• Why did I survive the layoff when others didn’t?
  • Should I feel guilty for keeping my job while my colleagues were let go?
  • How can I cope with the guilt and sadness of seeing my coworkers lose their jobs?
  • Will I be next in line for a layoff?
  • What can I do to support my former colleagues who were laid off?
  • How can I manage the increased workload and responsibilities now that the workforce has been reduced?
  • Is it normal to feel relieved about keeping my job while also feeling guilty about it?
  • How do I deal with the uncertainty and anxiety about the future of the company and my job security?
  • Should I discuss my feelings of layoff survivor guilt with my manager or HR?
  • What steps can I take to maintain my mental health and well-being during this challenging time?
  • How can I prevent survivor guilt from affecting my performance and relationships at work?
  • Are there any resources or support groups available for individuals experiencing layoff survivor guilt?
  • What can the company do to help employees cope with the emotional impact of surviving layoffs?
  • How can I rebuild trust and morale within the team after experiencing layoffs?
  • Will my career progression be affected by the layoffs and, if so, how can I mitigate the impact?

These questions reflect the range of emotions and concerns that individuals may experience after surviving a layoff, highlighting the importance of addressing layoff survivor guilt and providing support to affected employees. Layoff survivor guilt can have profound psychological effects on these individuals, impacting their mental health, job satisfaction, and interpersonal relationships. 

It is essential for organizations to acknowledge and address this phenomenon, providing support, resources, and reassurance to help employees cope with the emotional challenges of surviving layoffs. Learning how to manage layoff survivors by encouraging open communication, fostering a supportive work culture, and offering opportunities for counseling or peer support can help your employees navigate layoff survivor guilt and build resilience in the face of adversity.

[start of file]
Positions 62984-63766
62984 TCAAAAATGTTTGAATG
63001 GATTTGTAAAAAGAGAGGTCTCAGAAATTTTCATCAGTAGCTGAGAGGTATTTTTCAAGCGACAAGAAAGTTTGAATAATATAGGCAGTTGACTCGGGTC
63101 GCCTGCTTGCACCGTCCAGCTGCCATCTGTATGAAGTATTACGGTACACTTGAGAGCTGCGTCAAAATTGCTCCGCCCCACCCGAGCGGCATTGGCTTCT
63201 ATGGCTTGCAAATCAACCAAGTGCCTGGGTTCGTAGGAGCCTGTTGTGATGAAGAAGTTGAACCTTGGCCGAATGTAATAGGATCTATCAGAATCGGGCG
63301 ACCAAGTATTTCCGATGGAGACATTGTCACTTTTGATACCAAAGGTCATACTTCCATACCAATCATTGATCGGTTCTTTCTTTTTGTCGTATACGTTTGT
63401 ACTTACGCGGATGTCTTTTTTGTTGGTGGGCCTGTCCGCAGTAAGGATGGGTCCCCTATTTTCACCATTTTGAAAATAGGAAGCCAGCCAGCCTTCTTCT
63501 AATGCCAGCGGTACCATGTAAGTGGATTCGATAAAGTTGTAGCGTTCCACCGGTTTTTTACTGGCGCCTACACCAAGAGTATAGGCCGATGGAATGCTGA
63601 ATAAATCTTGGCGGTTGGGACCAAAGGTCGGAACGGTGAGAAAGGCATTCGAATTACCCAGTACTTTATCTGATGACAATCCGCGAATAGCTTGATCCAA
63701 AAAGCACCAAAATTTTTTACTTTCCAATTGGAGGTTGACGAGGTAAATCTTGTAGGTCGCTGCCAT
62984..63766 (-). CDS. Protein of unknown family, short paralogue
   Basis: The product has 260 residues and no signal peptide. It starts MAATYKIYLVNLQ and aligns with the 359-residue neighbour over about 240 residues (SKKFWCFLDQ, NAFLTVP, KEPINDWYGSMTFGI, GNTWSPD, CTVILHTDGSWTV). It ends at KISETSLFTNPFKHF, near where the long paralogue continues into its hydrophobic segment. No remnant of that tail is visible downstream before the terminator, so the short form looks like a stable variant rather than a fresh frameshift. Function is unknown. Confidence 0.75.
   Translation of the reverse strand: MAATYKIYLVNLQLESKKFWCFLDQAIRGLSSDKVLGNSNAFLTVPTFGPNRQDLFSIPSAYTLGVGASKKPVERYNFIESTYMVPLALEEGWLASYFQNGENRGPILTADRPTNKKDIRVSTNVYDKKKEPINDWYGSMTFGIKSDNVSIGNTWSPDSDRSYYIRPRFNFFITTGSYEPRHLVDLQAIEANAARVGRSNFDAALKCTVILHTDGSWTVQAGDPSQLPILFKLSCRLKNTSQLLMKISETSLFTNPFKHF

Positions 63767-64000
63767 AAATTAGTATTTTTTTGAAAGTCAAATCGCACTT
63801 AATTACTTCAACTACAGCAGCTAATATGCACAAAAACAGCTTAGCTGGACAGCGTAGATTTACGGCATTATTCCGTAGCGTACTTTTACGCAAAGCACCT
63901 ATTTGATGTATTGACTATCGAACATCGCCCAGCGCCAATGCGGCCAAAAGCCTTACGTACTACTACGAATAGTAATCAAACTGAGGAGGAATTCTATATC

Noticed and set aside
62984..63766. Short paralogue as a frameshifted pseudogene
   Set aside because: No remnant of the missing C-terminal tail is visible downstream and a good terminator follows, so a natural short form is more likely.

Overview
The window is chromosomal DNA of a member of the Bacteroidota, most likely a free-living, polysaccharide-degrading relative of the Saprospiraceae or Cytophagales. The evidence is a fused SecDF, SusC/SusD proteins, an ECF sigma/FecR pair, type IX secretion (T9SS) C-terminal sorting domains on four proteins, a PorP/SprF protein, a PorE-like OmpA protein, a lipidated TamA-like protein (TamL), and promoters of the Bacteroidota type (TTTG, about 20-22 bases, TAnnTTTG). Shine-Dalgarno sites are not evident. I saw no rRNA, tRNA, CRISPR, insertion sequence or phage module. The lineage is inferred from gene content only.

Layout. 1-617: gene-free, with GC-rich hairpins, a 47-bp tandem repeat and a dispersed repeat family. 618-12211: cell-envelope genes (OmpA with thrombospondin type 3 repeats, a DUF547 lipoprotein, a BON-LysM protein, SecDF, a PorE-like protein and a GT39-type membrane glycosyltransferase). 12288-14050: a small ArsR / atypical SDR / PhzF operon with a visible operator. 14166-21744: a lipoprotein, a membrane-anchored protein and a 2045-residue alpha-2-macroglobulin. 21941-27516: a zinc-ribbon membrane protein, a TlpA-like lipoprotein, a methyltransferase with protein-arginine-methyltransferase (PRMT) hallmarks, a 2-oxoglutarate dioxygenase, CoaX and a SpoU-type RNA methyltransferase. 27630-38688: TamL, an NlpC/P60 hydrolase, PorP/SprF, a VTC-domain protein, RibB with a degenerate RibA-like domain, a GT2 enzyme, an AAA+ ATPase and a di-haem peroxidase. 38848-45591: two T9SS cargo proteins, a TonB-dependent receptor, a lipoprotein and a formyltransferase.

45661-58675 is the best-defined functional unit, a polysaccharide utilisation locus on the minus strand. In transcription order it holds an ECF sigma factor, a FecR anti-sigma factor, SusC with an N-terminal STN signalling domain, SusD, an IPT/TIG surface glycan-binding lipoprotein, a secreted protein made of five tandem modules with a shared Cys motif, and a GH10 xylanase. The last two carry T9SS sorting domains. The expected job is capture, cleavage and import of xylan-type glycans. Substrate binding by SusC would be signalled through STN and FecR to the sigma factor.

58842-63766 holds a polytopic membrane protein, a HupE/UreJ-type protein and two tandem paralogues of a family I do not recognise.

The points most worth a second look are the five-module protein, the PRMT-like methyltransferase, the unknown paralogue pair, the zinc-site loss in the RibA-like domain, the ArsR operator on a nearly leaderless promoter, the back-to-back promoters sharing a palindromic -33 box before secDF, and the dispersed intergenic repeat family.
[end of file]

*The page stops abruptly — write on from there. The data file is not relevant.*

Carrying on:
The Essential Guide to Layoffs

How to Manage Layoff Survivors

For employees who have survived a layoff, organizations have a responsibility to provide support and assistance to help them navigate the aftermath of the workforce reduction. Here are several actions organizations can take to support their remaining employees:

Open and Transparent Communication

Clear and honest communication is essential to address employees’ concerns and alleviate anxiety. Companies should openly discuss the reasons behind the layoffs, the impact on the organization, and plans for the future. Providing regular updates and opportunities for employees to ask questions can foster trust and transparency.

Emotional Support Resources

Recognizing the emotional toll of surviving a layoff, companies should offer access to counseling services, employee assistance programs (EAPs), or support groups. Providing confidential avenues for employees to discuss their feelings and seek professional guidance can help them cope with stress, anxiety, and survivor guilt.

Professional Development Opportunities

Companies can invest in the professional development of their remaining employees to enhance their skills, knowledge, and marketability. Offering training programs, workshops, or tuition reimbursement for further education can empower employees to adapt to evolving job roles and advance their careers within the organization.